Wat Rong Khun


If you visit the north of Thailand, a trip to the White Temple is a must.  “Wat Rong Khun” (as it’s known in Thai) is located just outside of Chiang Rai, and is without doubt one of the most aesthetically impressive temples in the whole of the country.

White Temple - Chiang Rai - Wat Rong Khun

It looks out of this world with its painstakingly intricate details, not to mention its unique all-white colour.  There’s nothing else like it in Thailand, making it all the more eye catching.  Flocks of tourists come from all around the world to see it for themselves…and of course take photos of it.

The temple was created by Thai artist, Chalermchai Kositpipat.  Its contemporary design, which is unlike any other Buddhist temple in the county, caused controversy during its construction for being non-traditional.  However its unique design is exactly what has helped to put it on the map.

As you walk over the bridge towards the temple, there is a sea of desperately extended hands reaching up towards the sky, resembling the sort of nightmarish scenes that Dante might have conceived.  They represent desire, human suffering and hell.  There’s a strange juxtaposition between this and the bright white backdrop of the temple, which is said to represent the purity of the Buddha.  Many aspects of the temple are symbolic, making it all the more fascinating.

The White Temple is adorned with mosaics of glass, which make it sparkle in the sunshine.  It truly is a marvel.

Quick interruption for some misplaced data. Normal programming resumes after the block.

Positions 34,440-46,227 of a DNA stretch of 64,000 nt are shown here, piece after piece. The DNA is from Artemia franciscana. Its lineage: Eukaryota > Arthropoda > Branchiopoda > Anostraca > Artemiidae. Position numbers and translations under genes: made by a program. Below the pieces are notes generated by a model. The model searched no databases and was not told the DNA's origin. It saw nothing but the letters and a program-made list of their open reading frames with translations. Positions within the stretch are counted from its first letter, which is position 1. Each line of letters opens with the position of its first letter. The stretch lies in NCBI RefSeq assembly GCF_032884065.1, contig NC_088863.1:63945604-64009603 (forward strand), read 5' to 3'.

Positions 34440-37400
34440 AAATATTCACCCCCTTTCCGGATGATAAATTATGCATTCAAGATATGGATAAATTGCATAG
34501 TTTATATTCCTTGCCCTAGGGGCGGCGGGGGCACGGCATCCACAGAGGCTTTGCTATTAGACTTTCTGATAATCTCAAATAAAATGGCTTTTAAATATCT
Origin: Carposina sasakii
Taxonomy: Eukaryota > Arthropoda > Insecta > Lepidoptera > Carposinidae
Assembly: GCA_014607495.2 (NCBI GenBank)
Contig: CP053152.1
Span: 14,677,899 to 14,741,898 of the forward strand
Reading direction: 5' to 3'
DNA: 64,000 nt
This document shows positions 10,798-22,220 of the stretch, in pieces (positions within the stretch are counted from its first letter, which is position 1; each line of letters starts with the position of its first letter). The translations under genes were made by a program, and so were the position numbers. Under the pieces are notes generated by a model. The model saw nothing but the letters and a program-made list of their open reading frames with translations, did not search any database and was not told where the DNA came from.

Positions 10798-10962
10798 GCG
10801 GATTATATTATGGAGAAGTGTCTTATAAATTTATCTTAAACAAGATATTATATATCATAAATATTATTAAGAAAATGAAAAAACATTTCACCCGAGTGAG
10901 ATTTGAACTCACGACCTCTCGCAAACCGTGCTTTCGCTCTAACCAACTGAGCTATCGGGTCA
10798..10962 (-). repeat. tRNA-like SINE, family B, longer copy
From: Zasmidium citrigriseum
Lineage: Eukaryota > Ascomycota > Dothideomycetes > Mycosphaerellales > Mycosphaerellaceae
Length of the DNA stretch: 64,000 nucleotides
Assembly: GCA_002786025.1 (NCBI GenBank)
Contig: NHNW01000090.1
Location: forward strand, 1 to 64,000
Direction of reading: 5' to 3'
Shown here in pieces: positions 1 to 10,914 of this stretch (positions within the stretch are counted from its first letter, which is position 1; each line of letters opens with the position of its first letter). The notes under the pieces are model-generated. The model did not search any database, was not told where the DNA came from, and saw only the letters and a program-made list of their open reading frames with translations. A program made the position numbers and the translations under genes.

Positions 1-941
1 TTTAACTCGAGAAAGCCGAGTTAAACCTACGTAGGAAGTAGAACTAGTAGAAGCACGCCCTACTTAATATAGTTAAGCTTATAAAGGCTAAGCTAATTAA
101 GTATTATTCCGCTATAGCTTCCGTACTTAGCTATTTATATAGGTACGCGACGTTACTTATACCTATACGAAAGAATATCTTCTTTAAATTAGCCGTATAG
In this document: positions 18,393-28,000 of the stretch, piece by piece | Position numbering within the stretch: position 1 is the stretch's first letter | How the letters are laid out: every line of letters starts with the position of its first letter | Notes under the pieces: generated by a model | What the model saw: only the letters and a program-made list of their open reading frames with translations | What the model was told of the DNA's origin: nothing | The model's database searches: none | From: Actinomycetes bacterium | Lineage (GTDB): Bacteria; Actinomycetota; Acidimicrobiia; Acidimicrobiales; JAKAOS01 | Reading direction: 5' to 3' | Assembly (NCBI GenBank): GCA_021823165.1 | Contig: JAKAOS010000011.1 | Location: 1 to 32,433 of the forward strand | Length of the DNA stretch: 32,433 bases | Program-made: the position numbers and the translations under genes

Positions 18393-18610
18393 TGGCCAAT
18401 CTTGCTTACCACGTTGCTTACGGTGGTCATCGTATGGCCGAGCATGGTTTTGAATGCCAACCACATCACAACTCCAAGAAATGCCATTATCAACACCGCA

Like many Buddhist temples, taking photos inside is forbidden, however what’s unlike many other Buddhist temples is its unexpected interior.  Its walls are decorated with impressive, hand painted murals of what I would describe at psychedelic depictions of pop culture.  There are characters from Star Wars, Harry Potter and even pictures of celebrities such as Michael Jackson, all mixed in with dystopian scenes…it needs to be seen to be believed.  It’s not really what you’d typically expect to find inside a Buddhist temple.  However there’s still a shrine where prayers can be made.

During the temple’s construction, it was badly damaged by an earthquake and for quite some time, no one was allowed to enter for health and safety reasons.  To this day, the site is still under construction, with a total of 9 buildings planned.

The temple is surrounded by beautiful, well maintained gardens.  I would suggest reserving at least an hour for your visit so that you can take it all in.

The White Temple is not to be missed on a trip to northern Thailand.  Visitors should dress modestly as it is a religious site.  If you happen to turn up unprepared, shawls can be rented from the shops opposite to its entrance.  There is a 50 Baht entrance fee for international visitors and free admission for Thai residents.

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